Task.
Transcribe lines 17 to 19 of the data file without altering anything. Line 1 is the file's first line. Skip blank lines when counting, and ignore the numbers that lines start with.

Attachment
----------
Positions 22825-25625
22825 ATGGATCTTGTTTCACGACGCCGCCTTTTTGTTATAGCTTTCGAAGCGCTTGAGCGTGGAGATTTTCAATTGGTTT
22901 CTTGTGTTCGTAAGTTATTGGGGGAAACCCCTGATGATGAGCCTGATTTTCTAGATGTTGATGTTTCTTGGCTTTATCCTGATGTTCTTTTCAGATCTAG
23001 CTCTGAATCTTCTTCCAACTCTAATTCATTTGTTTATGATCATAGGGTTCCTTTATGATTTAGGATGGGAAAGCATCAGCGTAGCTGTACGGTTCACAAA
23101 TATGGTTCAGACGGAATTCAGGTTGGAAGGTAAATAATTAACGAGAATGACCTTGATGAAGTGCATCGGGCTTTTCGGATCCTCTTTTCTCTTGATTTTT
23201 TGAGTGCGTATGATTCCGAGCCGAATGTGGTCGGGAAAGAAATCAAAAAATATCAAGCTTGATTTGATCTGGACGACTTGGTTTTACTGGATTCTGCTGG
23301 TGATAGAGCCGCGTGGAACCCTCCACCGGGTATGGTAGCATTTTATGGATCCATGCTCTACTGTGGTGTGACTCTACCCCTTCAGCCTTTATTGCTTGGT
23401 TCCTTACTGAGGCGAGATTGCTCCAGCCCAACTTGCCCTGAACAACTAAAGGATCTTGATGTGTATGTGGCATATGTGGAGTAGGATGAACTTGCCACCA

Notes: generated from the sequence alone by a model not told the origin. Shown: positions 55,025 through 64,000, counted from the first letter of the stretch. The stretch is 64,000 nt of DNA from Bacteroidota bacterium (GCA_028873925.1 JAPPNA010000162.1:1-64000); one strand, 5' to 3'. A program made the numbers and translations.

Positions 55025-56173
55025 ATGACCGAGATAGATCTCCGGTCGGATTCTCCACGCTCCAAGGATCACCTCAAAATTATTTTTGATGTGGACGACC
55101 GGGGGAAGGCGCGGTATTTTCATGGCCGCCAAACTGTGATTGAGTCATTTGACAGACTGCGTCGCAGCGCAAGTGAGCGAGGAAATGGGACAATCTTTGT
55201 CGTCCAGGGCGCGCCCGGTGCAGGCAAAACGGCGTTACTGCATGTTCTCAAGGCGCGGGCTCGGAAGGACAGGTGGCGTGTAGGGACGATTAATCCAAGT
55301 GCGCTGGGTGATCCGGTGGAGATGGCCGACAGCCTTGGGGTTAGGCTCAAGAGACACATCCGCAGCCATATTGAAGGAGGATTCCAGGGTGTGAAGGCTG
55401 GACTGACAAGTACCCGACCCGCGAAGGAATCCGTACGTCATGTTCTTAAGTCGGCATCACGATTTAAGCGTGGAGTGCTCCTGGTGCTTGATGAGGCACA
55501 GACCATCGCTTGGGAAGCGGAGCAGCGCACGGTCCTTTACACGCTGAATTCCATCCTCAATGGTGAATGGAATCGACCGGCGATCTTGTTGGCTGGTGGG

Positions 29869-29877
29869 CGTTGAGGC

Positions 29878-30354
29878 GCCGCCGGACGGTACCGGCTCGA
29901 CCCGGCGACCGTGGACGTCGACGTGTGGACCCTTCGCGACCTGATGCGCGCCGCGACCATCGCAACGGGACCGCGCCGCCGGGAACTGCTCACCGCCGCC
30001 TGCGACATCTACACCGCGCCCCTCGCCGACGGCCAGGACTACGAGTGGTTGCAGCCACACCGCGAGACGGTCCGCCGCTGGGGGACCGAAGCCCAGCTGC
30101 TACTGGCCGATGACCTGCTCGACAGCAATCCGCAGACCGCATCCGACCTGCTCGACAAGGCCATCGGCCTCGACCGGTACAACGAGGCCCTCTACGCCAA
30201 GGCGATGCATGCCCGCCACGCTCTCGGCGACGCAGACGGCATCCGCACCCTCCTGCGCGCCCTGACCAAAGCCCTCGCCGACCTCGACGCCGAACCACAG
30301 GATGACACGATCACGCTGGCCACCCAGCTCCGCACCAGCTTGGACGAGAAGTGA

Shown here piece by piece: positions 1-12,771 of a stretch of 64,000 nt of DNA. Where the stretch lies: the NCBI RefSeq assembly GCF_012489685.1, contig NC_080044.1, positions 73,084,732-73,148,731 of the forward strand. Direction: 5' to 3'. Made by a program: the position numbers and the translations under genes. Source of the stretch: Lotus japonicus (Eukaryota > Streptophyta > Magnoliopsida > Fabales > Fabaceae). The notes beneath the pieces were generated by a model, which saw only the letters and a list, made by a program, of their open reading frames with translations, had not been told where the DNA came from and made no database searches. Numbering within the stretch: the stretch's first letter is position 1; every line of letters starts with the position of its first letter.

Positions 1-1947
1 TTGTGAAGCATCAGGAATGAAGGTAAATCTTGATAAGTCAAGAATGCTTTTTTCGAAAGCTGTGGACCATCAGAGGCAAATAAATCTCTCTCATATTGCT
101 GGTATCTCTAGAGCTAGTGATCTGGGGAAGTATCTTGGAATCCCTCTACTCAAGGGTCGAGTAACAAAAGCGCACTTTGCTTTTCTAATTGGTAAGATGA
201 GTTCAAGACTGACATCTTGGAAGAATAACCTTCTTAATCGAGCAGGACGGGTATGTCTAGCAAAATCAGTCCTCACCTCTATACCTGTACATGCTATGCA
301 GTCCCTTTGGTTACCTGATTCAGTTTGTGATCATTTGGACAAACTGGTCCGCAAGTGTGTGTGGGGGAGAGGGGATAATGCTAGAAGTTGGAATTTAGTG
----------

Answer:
Positions 29869-29877
29869 CGTTGAGGC

Positions 29878-30354